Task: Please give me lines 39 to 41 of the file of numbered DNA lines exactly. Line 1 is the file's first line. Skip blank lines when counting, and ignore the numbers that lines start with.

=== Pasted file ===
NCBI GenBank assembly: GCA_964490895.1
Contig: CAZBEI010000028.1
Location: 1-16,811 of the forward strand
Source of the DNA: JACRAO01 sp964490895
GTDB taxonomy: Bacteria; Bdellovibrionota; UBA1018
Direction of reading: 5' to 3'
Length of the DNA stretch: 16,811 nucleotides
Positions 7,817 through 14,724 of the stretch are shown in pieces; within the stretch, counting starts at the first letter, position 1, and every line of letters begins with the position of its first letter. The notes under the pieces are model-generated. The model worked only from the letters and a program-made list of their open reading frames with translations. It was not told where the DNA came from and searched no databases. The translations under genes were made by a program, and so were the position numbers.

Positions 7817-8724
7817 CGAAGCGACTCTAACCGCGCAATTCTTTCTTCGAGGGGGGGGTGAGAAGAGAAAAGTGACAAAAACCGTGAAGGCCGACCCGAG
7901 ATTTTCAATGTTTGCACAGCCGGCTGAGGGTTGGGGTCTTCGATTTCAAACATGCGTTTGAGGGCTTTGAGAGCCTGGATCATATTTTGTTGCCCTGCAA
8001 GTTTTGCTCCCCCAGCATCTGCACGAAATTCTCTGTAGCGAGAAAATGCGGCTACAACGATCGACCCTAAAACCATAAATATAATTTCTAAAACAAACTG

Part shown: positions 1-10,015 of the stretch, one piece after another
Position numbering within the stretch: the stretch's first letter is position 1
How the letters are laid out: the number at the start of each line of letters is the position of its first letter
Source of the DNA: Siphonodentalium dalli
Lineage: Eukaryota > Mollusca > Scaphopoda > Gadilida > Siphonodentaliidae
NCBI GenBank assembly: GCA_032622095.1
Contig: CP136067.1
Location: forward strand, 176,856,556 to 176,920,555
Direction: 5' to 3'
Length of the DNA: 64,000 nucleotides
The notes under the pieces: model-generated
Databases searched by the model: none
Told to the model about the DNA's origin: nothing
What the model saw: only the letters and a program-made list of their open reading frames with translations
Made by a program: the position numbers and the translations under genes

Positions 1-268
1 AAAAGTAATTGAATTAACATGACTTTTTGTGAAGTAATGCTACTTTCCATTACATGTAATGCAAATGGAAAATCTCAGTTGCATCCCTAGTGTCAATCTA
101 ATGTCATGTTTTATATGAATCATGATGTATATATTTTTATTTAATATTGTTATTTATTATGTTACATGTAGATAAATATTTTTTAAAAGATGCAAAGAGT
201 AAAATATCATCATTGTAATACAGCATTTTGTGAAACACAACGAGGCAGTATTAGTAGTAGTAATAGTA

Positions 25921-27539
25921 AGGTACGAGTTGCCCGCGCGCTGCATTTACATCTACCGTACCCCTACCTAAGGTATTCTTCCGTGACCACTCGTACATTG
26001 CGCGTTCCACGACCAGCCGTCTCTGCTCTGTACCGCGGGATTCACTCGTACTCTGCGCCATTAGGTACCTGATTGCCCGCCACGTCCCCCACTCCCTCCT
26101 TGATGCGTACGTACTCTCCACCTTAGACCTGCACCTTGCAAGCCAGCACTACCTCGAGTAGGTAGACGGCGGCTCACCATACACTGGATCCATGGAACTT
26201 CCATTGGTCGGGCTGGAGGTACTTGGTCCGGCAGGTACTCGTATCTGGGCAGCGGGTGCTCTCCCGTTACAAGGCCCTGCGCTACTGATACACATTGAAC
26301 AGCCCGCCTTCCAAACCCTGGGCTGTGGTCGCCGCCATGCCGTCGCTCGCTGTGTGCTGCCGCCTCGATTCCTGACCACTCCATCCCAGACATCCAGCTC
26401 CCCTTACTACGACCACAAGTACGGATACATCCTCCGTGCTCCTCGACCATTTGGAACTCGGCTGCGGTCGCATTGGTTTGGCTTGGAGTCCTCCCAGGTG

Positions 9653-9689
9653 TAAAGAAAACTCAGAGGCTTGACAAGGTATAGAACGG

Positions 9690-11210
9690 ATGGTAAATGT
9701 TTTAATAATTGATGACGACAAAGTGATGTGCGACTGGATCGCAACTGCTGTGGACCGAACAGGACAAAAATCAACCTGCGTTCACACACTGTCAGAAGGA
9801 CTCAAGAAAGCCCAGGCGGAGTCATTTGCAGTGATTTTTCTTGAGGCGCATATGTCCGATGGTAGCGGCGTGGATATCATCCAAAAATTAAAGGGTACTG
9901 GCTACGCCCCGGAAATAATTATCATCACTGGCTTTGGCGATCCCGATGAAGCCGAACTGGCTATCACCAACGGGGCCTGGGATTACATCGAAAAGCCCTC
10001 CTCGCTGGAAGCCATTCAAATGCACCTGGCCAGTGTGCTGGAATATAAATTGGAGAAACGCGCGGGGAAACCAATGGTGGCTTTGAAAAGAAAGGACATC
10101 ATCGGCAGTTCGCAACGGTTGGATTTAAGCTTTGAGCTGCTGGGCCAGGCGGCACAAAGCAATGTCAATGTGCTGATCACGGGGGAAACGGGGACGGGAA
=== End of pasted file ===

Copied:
Positions 9653-9689
9653 TAAAGAAAACTCAGAGGCTTGACAAGGTATAGAACGG

Positions 9690-11210